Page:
The Future of Social Entrepreneurship
Social entrepreneurs anxious to do good cannot always live on handouts, a group of international panelists agreed during a discussion moderated by Thunderbird Professor Robert Hisrich, Ph.D., on Nov. 14, 2013, at Thunderbird School of Global Management. A hybrid enterprise that blends a social mission with a viable commercial model is more likely to survive in turbulent times and achieve meaningful impact. “We can get caught up in how we’re going to change the world, and not how we’re going to build a business,” said Miguel Jardine ’09, one of four panelists at the Future of Social Entrepreneurship event hosted by Thunderbird's Walker Center for Global Entrepreneurship in partnership with Laureate Education.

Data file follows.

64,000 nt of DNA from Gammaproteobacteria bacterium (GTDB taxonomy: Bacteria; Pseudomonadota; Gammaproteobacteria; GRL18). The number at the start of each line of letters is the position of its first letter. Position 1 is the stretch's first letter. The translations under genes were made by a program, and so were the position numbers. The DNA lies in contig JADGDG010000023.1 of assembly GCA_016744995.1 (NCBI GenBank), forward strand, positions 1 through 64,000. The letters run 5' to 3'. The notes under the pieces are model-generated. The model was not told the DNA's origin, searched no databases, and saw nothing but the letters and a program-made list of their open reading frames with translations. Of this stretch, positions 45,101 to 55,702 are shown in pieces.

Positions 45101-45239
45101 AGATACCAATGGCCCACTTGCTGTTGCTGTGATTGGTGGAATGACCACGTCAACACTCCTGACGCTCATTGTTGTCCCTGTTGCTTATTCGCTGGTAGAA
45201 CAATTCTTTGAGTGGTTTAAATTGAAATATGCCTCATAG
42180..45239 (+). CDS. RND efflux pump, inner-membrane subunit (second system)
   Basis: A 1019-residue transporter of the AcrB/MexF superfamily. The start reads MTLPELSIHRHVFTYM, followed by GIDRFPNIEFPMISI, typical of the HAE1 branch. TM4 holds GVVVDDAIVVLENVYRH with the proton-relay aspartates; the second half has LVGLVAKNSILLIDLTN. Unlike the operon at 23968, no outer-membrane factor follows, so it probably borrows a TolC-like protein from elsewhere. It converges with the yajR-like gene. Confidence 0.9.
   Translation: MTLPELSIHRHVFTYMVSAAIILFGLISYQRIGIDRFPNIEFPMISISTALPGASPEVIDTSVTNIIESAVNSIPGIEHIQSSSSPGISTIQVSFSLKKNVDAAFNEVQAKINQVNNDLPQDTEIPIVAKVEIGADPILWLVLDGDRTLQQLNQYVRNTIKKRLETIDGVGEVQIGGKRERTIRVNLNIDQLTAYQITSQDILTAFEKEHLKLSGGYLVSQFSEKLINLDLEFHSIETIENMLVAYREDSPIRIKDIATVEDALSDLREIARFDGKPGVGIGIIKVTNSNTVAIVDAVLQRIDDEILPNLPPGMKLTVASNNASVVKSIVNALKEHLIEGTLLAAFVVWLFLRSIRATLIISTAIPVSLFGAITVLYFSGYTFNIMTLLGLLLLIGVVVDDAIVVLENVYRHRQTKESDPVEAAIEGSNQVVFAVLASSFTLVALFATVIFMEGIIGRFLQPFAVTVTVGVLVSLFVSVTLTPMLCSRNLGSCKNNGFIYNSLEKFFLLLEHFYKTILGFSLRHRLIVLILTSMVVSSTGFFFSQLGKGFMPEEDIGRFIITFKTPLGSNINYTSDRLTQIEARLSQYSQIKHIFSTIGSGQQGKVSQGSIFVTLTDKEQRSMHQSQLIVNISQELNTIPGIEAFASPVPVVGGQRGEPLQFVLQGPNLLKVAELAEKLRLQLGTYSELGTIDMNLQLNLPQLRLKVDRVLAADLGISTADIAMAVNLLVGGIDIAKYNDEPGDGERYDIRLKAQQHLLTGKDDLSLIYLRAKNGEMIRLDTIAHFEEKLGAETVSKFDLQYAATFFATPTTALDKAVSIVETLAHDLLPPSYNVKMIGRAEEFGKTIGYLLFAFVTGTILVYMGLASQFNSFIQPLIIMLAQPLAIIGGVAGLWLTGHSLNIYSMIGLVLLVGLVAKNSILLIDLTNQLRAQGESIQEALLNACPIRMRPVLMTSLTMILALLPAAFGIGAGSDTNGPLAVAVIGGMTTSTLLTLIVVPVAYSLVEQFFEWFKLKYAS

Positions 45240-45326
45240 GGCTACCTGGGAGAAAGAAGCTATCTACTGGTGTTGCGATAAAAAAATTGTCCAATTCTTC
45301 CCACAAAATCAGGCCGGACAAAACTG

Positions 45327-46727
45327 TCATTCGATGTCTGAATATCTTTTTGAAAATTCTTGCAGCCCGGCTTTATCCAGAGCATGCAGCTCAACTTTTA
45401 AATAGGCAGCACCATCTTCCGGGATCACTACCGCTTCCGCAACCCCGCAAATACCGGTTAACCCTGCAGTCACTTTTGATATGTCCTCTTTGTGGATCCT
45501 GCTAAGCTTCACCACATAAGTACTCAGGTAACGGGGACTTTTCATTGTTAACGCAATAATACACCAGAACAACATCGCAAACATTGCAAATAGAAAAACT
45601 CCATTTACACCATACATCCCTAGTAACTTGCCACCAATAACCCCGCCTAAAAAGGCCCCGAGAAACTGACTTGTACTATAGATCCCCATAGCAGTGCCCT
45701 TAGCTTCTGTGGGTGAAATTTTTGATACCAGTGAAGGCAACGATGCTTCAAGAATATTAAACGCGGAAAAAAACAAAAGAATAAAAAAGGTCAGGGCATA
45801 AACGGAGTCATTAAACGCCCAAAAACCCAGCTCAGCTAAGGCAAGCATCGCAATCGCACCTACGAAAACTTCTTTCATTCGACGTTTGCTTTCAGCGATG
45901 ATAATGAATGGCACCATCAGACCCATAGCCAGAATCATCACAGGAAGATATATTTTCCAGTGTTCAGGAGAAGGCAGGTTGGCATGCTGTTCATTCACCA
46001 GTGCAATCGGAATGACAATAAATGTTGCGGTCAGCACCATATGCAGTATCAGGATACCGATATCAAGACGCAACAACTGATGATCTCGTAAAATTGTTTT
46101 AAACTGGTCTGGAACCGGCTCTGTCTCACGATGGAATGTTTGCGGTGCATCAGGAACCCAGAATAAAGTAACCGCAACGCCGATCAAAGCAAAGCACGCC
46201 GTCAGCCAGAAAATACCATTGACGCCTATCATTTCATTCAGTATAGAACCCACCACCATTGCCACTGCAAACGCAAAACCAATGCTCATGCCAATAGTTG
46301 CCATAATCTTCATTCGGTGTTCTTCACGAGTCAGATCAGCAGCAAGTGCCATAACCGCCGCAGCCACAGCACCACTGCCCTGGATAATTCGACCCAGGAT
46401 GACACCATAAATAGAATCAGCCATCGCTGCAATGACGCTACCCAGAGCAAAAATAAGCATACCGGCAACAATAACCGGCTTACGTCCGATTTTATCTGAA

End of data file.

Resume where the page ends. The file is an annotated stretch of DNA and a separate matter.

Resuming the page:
Jardine, who joined the Arizona Commerce Authority in August 2013 to oversee the Arizona Innovation Challenge, runs a social venture that converts food waste into nutrient-rich soil for growing food with little to no water. He said having a social mission provides his motivation, but he cannot overlook business fundamentals such as finance, accounting and marketing. Other panelists included Aldo Ignacio Castillo Parra, who is developing ecologically friendly bricks in Mexico; Alicia Marseille, who founded a coffee distribution chain for Haitian famers; and Daniel Uribe, president of an NGO that is rebuilding beaches in Costa Rica. To see additional photos from the event, visit Thunderbird's Flickr channel.